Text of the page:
Long Island Parent Talk

Get the inside scoop on all things kids and parenting on Long Island.

Recognizing and preventing concussions

Babylon's Eric Schweitzer runs the ball during a

Babylon's Eric Schweitzer runs the ball during a game against Mt. Sinai. (Sept. 29, 2012) (Credit: Steve Pfost)

When the kids went back to school in September, they also returned to the fields, tracks and courts, and many may have already had a concussion.

“Play is the work of childhood,” said Michael G. Vitale, pediatric orthopedic surgeon at New York Presbyterian Children’s Hospital. From organized sports to unorganized play, such as bike riding and playing on swing sets, children are more prone to head injuries than adults, he explained, yet their concussion symptoms are likely to be overlooked by parents, coaches and teachers. “Any change in mental status, how the child is thinking or behaving after any hit is likely a concussion,” Vitale said.

Things to look out for include: any change in your child’s behavior, lasting headache, dizziness, tingling, loss of appetitive, fatigue, sensitivity to light, nausea, seeing stars, memory loss, not sleeping well, confusion and very subtle changes in concentration and mood.

The good news is that if the child completely recovers, they have no higher risk of injury or lasting damage. But if a child returns to play during the vulnerable period, they are likely to get another concussion. And a child whose concussion is not diagnosed is 10 times more likely to suffer another injury.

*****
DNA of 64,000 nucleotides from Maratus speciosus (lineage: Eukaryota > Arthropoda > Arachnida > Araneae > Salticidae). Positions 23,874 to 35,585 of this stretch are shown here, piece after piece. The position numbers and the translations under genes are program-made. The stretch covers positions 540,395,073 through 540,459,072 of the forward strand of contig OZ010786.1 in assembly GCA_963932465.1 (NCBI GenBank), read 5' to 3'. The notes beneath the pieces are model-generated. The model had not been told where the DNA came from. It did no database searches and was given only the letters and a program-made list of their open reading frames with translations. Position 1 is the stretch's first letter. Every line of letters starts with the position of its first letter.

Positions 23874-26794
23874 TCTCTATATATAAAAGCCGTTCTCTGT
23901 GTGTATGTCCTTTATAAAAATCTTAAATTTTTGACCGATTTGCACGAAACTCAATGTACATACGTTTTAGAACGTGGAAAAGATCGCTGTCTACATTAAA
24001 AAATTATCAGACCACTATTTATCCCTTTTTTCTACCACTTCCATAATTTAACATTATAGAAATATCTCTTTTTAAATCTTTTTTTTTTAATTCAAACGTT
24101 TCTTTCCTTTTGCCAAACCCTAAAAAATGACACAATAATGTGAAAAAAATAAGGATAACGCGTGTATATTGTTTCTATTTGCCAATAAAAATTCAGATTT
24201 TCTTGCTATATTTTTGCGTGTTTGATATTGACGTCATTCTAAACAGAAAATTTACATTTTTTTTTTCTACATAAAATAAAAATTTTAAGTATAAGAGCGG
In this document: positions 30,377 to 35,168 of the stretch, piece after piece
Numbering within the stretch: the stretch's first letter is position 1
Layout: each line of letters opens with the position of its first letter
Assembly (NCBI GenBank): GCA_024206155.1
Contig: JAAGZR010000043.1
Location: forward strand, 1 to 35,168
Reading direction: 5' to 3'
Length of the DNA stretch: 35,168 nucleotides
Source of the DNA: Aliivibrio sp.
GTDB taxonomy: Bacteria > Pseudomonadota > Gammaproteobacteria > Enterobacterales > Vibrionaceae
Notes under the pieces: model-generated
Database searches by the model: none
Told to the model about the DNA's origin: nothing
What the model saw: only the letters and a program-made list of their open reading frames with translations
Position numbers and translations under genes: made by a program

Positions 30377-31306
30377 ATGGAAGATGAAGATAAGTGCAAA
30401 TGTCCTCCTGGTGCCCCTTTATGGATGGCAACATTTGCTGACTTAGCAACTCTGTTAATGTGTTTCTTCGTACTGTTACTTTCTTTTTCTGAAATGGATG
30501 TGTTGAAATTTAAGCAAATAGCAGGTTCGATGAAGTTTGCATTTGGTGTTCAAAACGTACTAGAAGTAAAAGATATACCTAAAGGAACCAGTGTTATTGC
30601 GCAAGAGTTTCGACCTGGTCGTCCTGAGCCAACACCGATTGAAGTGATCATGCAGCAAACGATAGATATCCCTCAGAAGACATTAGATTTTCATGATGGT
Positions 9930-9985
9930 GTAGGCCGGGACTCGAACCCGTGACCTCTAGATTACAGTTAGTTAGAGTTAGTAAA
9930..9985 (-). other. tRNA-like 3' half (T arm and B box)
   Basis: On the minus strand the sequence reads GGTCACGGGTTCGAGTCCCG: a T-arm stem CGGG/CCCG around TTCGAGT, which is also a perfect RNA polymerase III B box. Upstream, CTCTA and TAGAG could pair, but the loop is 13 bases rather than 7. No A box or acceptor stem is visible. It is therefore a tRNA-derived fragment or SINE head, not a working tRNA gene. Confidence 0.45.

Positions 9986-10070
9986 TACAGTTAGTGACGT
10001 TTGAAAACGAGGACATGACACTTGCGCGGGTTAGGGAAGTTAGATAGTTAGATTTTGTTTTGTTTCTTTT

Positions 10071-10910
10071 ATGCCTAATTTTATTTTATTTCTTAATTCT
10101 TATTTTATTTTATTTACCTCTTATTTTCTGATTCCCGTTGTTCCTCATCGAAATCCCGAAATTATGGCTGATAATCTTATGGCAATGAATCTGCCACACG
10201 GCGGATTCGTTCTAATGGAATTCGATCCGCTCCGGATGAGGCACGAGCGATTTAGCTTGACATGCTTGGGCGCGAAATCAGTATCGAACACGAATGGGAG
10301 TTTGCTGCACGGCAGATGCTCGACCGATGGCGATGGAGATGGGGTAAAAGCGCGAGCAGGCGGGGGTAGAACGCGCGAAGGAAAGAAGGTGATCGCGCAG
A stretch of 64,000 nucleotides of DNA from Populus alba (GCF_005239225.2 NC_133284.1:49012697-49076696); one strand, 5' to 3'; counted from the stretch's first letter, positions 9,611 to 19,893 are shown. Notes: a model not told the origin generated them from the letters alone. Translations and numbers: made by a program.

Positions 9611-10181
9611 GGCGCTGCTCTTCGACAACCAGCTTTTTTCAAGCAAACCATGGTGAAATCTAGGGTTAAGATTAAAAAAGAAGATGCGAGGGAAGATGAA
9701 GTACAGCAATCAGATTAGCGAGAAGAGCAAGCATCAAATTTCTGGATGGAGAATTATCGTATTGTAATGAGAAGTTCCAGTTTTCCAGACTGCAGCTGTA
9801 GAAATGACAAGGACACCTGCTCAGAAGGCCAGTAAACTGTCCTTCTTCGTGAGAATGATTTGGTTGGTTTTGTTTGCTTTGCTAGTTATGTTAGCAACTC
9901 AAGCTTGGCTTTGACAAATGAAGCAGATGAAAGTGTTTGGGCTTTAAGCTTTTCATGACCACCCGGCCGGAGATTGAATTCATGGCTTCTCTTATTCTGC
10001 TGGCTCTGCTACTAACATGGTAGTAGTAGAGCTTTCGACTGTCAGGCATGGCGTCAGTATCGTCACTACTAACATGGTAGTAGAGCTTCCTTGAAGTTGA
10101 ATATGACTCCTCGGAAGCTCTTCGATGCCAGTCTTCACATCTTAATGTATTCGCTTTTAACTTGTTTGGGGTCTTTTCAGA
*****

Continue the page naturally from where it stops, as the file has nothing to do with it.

If you think your child has a concussion, you should call your pediatrician or go to an emergency room if the child needs immediate attention.

While it’s hard to prevent certain injuries, making sure your child is wearing the necessary protective gear is imperative. Awareness and prevention are also very important Vitale said. “Talk to your children,” he said. Explain to them the symptoms of a concussion. Tell them to alert an adult as soon as they are not feeling well. Let them know that it’s OK to come out of a game if they think they are injured. Playing through an injury can lead to more damage.

Alexandra’s Playground, www.alexandrasplayground.org/, named for Vitale's daughter, who died in an accident at a sailing school in 2008, helps parents to ensure their children have opportunities for safe, active play throughout childhood.

Photo: Babylon's Eric Schweitzer runs the ball during a game against Mt. Sinai. (Sept. 29, 2012)

advertisement | advertise on exploreli

Follow us on social media

advertisement | advertise on exploreli